BMC Public Health 2014, 14:1001 doi:10.1186/1471-2458-14-1001
Tiffany K Gill, Catherine L Hill, E Michael Shanahan, Anne W Taylor, Sarah L Appleton, Janet F Grant, Zumin Shi, Eleonora Dal Grande, Kay Price and Robert J Adams
Levels of vitamin D in the population have come under increasing scrutiny, however there are only a few studies in Australia which measure levels in the general population. The aim of this study was to measure the levels of vitamin D within a large population cohort and examine the association with seasons and selected demographic and health risk factors.
A longitudinal cohort study of 2413 participants in the northwest suburbs of Adelaide, South Australia conducted between 2008 and 2010 was used to examine serum levels of 25-hydroxy vitamin D (25(OH)D) in relation to demographic characteristics (age, sex, income, education and country of birth), seasons, the use of vitamin D supplements and selected health risk factors (physical activity, body mass index and smoking). Both unadjusted and adjusted mean levels of serum 25(OH)D were examined, as were the factors associated with the unadjusted and adjusted prevalence of serum 25(OH)D levels below 50 and 75 nmol/L.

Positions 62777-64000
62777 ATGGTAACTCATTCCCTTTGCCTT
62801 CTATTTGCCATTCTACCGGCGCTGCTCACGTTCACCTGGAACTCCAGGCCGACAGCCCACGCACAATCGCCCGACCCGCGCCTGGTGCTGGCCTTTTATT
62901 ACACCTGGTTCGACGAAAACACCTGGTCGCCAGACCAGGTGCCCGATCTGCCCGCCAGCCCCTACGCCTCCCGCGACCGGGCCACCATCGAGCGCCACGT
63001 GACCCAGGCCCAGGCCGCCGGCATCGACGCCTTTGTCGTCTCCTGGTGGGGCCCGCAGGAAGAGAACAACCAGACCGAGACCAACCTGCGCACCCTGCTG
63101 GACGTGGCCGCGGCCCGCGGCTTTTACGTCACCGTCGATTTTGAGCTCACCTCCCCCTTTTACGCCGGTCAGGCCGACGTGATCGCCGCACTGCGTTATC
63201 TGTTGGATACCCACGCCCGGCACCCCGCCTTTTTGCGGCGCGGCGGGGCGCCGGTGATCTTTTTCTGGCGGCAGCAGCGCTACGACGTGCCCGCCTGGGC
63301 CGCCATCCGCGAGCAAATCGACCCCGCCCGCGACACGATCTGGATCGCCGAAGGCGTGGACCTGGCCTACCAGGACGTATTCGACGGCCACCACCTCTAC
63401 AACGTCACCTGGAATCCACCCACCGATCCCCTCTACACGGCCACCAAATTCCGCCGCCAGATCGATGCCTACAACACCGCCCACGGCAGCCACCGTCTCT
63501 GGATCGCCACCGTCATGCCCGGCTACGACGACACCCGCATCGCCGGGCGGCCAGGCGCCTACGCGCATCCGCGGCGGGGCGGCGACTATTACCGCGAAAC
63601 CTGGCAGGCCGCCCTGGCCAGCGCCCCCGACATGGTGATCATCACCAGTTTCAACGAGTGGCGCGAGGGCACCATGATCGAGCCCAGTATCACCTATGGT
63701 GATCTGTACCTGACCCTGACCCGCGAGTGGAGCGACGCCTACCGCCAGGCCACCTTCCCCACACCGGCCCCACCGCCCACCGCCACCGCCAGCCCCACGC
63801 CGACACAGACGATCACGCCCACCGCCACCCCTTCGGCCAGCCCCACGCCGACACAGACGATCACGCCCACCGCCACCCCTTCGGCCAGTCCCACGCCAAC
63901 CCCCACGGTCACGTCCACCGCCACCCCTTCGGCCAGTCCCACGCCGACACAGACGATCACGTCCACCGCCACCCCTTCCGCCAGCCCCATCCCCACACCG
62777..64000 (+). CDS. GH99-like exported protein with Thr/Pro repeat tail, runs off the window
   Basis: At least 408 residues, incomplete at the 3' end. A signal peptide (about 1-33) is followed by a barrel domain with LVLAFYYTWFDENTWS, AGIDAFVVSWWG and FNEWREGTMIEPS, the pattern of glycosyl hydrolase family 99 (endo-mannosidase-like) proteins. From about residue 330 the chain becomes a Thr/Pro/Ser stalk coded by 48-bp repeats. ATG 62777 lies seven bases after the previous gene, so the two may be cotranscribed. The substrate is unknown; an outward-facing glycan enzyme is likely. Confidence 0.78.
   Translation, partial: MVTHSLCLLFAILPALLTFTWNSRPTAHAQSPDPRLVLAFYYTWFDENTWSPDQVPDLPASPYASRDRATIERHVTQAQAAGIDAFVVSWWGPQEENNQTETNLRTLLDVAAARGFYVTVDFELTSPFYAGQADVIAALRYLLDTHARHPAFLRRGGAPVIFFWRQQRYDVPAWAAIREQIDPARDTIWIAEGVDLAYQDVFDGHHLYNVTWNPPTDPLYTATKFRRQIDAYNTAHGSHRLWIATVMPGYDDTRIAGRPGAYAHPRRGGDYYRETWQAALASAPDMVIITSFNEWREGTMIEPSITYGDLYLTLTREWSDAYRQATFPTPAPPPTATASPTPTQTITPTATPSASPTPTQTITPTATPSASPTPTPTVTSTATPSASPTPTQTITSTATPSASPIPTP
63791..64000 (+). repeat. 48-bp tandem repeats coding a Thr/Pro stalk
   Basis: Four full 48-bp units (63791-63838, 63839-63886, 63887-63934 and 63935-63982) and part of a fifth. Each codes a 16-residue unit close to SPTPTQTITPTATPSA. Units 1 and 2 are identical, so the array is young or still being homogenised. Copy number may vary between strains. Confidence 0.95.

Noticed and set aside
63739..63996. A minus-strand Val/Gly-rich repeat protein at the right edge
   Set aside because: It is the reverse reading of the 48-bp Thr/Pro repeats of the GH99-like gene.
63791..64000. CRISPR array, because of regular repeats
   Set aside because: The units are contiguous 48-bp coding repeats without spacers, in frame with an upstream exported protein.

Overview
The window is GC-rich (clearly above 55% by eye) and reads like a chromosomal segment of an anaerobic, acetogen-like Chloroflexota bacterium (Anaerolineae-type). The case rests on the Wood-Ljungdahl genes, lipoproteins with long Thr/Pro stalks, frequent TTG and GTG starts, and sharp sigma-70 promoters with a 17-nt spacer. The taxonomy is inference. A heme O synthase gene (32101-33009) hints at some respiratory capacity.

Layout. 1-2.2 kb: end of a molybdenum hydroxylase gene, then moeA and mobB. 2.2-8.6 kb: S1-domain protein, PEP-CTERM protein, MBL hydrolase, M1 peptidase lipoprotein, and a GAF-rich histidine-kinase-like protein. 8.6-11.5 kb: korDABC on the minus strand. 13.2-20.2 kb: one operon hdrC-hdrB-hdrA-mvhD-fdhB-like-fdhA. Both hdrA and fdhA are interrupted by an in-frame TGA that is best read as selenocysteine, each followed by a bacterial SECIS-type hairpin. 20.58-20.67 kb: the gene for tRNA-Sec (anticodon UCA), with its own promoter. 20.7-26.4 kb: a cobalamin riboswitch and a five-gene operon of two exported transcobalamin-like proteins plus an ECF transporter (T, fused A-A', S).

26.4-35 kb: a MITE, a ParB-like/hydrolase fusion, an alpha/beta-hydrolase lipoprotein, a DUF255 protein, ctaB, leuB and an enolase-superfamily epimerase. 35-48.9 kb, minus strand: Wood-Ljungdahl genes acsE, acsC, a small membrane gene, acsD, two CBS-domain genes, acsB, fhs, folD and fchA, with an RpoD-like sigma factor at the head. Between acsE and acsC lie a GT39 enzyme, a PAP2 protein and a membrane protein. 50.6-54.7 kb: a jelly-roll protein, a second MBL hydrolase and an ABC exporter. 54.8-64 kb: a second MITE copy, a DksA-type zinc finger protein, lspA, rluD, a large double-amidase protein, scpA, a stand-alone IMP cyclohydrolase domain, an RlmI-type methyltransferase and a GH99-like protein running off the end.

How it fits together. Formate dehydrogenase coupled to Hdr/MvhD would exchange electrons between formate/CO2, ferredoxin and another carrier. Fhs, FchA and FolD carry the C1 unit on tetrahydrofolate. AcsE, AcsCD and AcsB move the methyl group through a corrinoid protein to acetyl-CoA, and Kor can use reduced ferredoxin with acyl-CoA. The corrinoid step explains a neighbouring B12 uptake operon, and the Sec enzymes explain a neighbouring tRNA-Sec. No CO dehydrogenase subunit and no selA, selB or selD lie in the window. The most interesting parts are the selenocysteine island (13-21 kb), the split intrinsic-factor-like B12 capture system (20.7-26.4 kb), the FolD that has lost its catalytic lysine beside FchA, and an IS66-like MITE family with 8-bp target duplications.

Overall, the mean level of serum 25(OH)D was 69.2 nmol/L with 22.7% of the population having a serum 25(OH)D level below 50 nmol/L, the level which is generally recognised as vitamin D deficiency. There were significantly higher levels of 25(OH)D among males compared to females (t = 4.65, p < 0.001). Higher levels of 25(OH)D were also measured in summer and autumn compared with winter and spring. Generally, mean levels of 25(OH)D were lower in those classified as obese. Smokers and those undertaking no or less than 150 minutes/week of physical activity also had lower levels of serum vitamin D. Obesity (as classified by body mass index), season and undertaking an insufficient level of physical activity to obtain a health benefit were significantly associated with the prevalence of vitamin D deficiency.
Vitamin D deficiency is prevalent in South Australia, affecting almost one quarter of the population and levels are related to activity, obesity and season even when adjusted for confounding factors. Improved methods of addressing vitamin D levels in population are required.
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